In recognition of the International Day of the Girl Child (Oct. 11) — a United Nations event aimed at empowering adolescent girls across the world — five girls representing La Jolla High School and Muirlands Middle School tasked themselves with raising awareness about the struggles girls in Nigeria face trying to get an education. They are also raising money to send girls to a school facilitated by the non-profit organization The Center for Girls Education, under the auspice of Champions for Change.
In the months leading up to the International Day of the Girl Child, La Jolla students Isha Raj-Silverman, Sofia Rodriguez, Amaya Duncan, Emma Fish and Sabrina Duong researched the challenges Nigerian girls face and engaged in a cultural exchange in which the American and Nigerian girls posed questions to each other about their lives and what education is like in their respective countries. The girls presented their findings at the International day of the Girl Child celebration, held at USCD.
“We wanted to learn about their experiences in getting an education and why it’s worth it to them despite the dangers involved,” said Isha, a freshman at La Jolla High. “They really want to get an education — even though they could be kidnapped — because it’s a way for them to empower themselves and help their communities.” (The kidnapping of 276 girls by Islamist extremists Boko Haram in April has sparked global outrage and an online campaign, Bring Back Our Girls. The girls were taking exams at a boarding school in Nigeria at the time of the kidnapping.)
Because the school is privately run, Isha said it is a safer alternative to most schools in Nigeria, but the girls are still aware that they face danger in getting there. “One girl said she walks miles to school every day despite the danger. It’s that important to them,” Isha said. “Getting an education is a way for them to escape some of that and a way for them to contribute to their community. Some of the women we spoke to said by being educated they could help other women facing the same issues.”
Isha recalled one girl who said she wanted to be a doctor because women in her northern Nigeria village were dying because their husbands didn’t want them going to a male doctor.
Emma, an eighth-grader at Muirlands, said she was taken aback by one of the questions sent to her from Nigeria. “They asked if we got flogged for breaking school rules,” she said. “Flogging was something we never heard of.”
Sofia, a freshman at La Jolla High, added that there are some areas In Nigeria where there is only one school, so flogging (whipping as a means of torture) was preferable to being expelled.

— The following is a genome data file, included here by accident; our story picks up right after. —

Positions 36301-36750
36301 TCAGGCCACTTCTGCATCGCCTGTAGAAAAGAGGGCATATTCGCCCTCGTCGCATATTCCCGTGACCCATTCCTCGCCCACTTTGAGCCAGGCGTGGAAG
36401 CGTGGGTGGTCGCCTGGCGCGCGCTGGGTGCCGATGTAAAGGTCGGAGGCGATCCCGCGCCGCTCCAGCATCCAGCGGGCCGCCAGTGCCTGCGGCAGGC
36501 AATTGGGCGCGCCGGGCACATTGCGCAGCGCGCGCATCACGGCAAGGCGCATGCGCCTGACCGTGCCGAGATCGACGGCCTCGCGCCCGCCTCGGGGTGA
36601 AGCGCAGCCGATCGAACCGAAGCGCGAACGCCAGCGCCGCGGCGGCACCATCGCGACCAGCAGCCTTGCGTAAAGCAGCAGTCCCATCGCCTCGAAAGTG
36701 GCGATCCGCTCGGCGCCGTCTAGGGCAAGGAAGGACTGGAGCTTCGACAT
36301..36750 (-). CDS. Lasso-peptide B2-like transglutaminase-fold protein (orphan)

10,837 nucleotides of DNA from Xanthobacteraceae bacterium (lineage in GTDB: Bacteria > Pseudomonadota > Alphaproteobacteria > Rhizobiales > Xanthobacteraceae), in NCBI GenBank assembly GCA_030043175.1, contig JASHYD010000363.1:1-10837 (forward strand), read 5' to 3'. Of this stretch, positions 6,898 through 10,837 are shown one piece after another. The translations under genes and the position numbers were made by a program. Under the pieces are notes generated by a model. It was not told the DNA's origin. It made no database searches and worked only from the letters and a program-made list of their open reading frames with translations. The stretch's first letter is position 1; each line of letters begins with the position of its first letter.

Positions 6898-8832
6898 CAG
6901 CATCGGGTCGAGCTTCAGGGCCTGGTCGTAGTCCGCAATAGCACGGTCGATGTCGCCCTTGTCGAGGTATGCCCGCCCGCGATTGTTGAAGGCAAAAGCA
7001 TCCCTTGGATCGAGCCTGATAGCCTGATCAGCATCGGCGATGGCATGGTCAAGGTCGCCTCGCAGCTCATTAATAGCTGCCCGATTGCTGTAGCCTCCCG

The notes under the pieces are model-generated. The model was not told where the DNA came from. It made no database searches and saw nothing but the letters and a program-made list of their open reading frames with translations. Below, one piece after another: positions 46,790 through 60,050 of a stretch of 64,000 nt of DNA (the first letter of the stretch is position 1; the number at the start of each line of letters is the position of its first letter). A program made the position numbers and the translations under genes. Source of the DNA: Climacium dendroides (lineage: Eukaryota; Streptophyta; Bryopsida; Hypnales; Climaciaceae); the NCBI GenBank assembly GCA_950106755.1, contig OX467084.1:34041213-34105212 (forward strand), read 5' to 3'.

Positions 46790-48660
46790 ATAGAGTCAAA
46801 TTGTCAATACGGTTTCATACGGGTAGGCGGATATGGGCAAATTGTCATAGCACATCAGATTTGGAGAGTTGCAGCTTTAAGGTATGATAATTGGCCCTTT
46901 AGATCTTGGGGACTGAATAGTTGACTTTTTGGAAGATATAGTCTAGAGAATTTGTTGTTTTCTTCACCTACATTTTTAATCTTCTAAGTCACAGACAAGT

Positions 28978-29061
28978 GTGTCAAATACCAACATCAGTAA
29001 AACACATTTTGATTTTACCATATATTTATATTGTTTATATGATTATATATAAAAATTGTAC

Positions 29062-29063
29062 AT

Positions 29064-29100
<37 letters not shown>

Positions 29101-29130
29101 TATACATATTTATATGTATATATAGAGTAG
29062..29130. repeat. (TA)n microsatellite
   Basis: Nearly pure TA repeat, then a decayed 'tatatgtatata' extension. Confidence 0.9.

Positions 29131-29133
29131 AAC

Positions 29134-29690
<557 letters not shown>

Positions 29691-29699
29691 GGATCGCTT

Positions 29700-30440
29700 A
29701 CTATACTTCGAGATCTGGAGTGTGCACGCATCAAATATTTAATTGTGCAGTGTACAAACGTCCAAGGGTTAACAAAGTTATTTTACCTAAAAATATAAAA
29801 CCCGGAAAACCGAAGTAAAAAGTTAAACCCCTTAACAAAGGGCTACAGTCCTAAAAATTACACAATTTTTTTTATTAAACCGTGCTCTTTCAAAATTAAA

“I knew that there were some countries where girls couldn’t get an education ... but I didn’t realize that even in countries where it is allowed, it’s still dangerous for them,” said Amaya, also a freshman at La Jolla High.
Although the International Day of the Girl Child has passed, the La Jolla girls intend to continue their efforts. They discussed starting a school club and speaking at assemblies to raise awareness — and hopefully some money.
“It only costs 24 American dollars to send a girl in Nigeria to school for a year (through The Center for Girls Education),” Sofia said. “I feel like there is more we should be doing, and I’d like to try.”
The girls also plan to research other countries in which they could offer help with getting girls a formal education.
Isha spearheads the group, and said she has had a longtime interest in the topic. “My interest started when I was 11 and I heard about Malala Yousafzai (the human rights advocate who was shot in the head while attempting to go to school in Pakistan) and I realized she was only a few years older than me and she was shot just for going to school,” Isha said. Upon further research, she found out the shooting happened a few miles from where her grandfather lived. “In another life, that could have been me,” Isha said. “I could have been shot. I could have been barred from getting an education.
“I identify as a girl who is good at schoolwork and academically oriented. To have that taken away from me, to not be able to read — which is one of my favorite things to do — shocked me because I don’t know what I’d be doing if I wasn’t getting an education and didn’t have that part of my identity.”
Students keep in contact with their Nigerian counterparts and continue to raise money for the cause of sending girls to school.